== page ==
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The 5 Work-From-Home (WFH) Secrets Every Manager Should Know

May 08, 2020 - Written by Moriah Scoble

Working from home (WFH) is gaining unique prominence during the Covid-19 pandemic. But we’ve already known about its benefits for some time, which include increased productivity, reduced office costs, and less frustrating commutes for employees. The Harvard Business Review reports one study that found that the average worker was willing to accept 8% less pay to be able to work from home. There is a productivity benefit, too—according to Inc. magazine, a two-year Stanford University study of WFH demonstrated a productivity boost equal to a full day of work per week.

But whether or not a manager believes that WFH is a good idea, it is their responsibility to drive their team’s success, not to sit idly by.

So how can you help employees better work from home?

1. Conduct daily stand-up meetings.

One of the disadvantages of WFH is that employees are not in the same place to be able to connect with coworkers and check in with supervisors about day-to-day projects. Daily meetings can help make sure everyone is on the same page. Share team progress every day and what you are working on. Uncover any issues holding your team back. They don’t need to be long, a daily stand-up meeting will do the trick.

Research shows that practical support from supervisors can help the transfer of skills, which can help improve employee productivity and increase what employees have to offer your company (Lancaster, et al., 2013). While more work remains to be done on the impact of daily meetings on telework specifically, it’s safe to say that when supervisors show interest in the day-to-day happenings of employees, corporate culture is improved. As a result, more gets done, and everyone is happier.

2. Introduce variable rewards.

Famous psychologist B.F. Skinner popularized the idea of variable rewards—rewards which are not delivered every time, but at seemingly random intervals. Such unpredictable rewards, Skinner said, can help motivate behavioral change. One way for companies to easily introduce variable rewards is Surprise.com. The platform helps managers drive specific goal-directed behavior through these variable rewards, but also set goals, communicate, engage, track and collaborate. There is no easier way to drive alignment in a distributed team. In fact, 90.8% of participants say that Surprise.com improved their opinion of their manager.

3. Turn on video during meetings.

Having video on during video meetings and being seen by the rest of the team can help make the work environment both more welcoming and more professional. A study conducted by Groth, et al. (2008) shows that video-mediated consensus meetings can contribute to feelings of awareness and social presence. In a study of eight video-mediated medical group meetings at Karolinska Hospital in Sweden, video was not central to the presentation experience, doctors presented radiology images and could have discussed them via a simple PowerPoint presentation and audio chat. However, the video mediation improved the environment of the meeting, making the atmosphere more collaborative. So, while managers can catch up with employees over a simple phone call, the benefits of video during meetings can improve feelings of belonging and camaraderie.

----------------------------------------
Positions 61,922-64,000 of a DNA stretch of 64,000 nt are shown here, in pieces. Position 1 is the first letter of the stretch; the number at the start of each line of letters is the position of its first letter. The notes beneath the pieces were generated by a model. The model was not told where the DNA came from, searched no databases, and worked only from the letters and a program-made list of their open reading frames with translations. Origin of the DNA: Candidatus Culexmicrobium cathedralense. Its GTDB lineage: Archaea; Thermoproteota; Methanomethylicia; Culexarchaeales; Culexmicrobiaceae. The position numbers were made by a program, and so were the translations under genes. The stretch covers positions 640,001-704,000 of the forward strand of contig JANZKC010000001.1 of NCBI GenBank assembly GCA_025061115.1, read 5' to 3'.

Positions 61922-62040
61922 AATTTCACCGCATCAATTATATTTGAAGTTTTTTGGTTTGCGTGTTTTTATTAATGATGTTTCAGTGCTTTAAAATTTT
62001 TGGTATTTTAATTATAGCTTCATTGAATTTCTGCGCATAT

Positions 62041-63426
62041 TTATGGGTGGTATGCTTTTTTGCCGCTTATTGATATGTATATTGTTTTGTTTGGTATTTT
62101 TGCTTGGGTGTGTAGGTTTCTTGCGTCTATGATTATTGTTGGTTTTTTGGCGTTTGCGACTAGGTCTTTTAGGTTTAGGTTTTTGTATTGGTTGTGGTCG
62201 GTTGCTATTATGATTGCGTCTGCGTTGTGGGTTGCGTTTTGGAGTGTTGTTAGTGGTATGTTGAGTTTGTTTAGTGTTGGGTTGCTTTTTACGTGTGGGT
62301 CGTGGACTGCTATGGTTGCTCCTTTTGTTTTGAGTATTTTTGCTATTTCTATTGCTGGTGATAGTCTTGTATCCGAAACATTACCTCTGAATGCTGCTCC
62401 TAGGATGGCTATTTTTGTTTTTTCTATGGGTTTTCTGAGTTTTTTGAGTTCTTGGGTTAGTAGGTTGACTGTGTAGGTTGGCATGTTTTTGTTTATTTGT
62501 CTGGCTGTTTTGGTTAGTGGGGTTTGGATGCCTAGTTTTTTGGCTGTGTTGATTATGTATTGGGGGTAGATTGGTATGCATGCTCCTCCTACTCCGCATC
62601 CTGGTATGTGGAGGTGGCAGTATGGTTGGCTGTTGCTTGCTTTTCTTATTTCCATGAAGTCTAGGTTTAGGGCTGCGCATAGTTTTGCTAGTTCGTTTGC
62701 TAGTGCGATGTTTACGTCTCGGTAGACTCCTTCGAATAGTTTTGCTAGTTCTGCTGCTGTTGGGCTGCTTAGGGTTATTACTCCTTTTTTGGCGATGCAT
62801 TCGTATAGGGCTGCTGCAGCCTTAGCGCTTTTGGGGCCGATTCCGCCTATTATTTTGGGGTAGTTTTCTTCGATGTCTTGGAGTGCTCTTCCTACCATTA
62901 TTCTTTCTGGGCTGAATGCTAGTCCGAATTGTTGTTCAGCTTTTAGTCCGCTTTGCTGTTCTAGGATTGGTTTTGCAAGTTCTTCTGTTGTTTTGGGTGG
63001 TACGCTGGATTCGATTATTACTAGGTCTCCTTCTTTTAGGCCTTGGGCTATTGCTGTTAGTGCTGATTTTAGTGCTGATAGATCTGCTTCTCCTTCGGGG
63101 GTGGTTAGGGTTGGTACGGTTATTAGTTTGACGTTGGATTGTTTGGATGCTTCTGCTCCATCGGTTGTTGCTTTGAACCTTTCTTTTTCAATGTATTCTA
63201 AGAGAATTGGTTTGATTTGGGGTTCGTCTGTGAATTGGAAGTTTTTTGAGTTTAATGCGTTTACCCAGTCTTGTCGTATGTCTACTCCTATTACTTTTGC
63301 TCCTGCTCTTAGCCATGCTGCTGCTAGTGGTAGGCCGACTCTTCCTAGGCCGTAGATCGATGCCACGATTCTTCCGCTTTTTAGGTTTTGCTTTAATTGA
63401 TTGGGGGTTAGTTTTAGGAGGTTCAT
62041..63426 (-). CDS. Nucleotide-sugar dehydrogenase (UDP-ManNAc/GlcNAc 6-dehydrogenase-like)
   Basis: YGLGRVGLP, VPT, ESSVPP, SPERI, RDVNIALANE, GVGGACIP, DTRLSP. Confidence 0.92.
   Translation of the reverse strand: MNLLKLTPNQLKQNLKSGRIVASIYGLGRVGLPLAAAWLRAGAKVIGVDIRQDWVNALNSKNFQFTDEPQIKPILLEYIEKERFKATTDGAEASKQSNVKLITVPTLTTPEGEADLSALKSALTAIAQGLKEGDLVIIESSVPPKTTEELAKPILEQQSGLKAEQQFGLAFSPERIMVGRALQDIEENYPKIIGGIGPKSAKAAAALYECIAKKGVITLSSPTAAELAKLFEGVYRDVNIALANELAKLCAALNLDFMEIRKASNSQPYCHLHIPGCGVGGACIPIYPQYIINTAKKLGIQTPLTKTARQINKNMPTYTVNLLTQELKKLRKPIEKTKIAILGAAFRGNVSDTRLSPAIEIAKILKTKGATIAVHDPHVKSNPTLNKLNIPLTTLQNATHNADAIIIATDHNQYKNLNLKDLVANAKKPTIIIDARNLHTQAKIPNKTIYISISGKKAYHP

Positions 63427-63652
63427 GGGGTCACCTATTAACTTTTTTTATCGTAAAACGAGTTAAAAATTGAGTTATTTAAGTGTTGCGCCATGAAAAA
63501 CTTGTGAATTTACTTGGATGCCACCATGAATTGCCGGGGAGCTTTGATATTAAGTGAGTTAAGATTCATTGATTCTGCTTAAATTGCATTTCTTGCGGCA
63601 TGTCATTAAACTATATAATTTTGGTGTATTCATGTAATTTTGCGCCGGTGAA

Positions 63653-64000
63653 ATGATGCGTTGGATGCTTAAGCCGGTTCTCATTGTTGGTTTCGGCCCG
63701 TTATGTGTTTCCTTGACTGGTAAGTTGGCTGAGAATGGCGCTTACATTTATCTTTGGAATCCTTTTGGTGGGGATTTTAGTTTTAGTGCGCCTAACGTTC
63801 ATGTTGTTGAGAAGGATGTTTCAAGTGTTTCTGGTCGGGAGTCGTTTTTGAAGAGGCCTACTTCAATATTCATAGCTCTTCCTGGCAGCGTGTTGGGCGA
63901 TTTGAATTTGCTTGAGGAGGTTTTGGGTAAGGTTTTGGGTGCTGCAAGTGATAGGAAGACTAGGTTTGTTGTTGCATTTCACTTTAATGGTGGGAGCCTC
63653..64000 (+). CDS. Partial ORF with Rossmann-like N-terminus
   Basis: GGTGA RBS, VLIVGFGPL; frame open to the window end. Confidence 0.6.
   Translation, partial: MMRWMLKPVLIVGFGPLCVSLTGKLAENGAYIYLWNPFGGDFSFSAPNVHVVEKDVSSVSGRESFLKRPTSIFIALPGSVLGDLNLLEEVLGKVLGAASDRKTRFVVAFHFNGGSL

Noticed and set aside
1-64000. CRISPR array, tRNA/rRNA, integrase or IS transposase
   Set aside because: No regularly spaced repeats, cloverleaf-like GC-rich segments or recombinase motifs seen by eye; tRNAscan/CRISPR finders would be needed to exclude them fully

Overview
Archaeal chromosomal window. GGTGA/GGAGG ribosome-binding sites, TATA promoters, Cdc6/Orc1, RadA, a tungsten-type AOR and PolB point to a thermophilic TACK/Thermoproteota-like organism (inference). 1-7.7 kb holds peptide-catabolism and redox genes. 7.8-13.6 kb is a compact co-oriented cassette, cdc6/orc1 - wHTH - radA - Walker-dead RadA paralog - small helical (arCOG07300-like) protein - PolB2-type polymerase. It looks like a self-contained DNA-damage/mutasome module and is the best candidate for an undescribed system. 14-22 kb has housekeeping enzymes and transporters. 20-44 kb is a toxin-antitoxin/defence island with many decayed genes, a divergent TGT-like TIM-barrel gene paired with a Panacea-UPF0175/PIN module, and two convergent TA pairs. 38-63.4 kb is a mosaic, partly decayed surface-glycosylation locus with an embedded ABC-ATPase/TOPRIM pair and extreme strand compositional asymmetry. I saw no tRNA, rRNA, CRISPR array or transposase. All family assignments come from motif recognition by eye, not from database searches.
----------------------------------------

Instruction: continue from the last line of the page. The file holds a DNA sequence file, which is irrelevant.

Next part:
4. Ask employees how they are doing personally.

You will be glad you took the time to chat about how your employees are doing personally, and the fact that you are willing to listen to and accommodate their needs will help develop stronger working relationships, which will help move your goals forward. In a study by LeadershipIQ, the sweet spot for employee time with supervisors was six hours, weekly. Any more beyond that was found to be counterproductive. Employees who talked to their direct managers for six hours every week were likely to be more inspired, have better ideas to drive the organization forward, and exhibit greater engagement with their work. Intuitively—and according to Forbesit makes sense that people will do better work and work harder for a boss that cares about them as a person. And one way to show you care is to ask them about how they’re doing personally. The LeadershipIQ study found that face-to-face interaction (in the case of WFH, video chat) was more effective than emails in improving work outcomes for staff. Quality time with your employees is important.

5. Don't define your team by each person’s location.

While it may not feel like it sometimes, whether your team members are working from home in the same city or in different time zones around the world, they are all part of the same team! When you are addressing them, make sure all employees feel included. Don’t refer to one segment of your team as “us,” but rather, try to use more inclusive language that accounts for the whole group and helps them feel that they are part of the team—because they are!

A 2010 study of offsite software development teams by Ganesh and Gupta found that virtualness had a negative effect on aspects of teams as an entity, but did not impact altruism and civic virtue directed toward other team members. These findings mean that it is up to managers to cultivate a good working relationship with the whole team and make sure each person feels included, driving the team to work better together as a group.

Surprise!

As a successful manager who wants to ensure the success of their team no matter where their team is, you must continually work on innovating WFH best practices. Keeping up with the research on team dynamics as related to a distributed workforce can help motivate employees and maximize productivity.

If you’d like to explore Surprise.com, contact a member of our team today.

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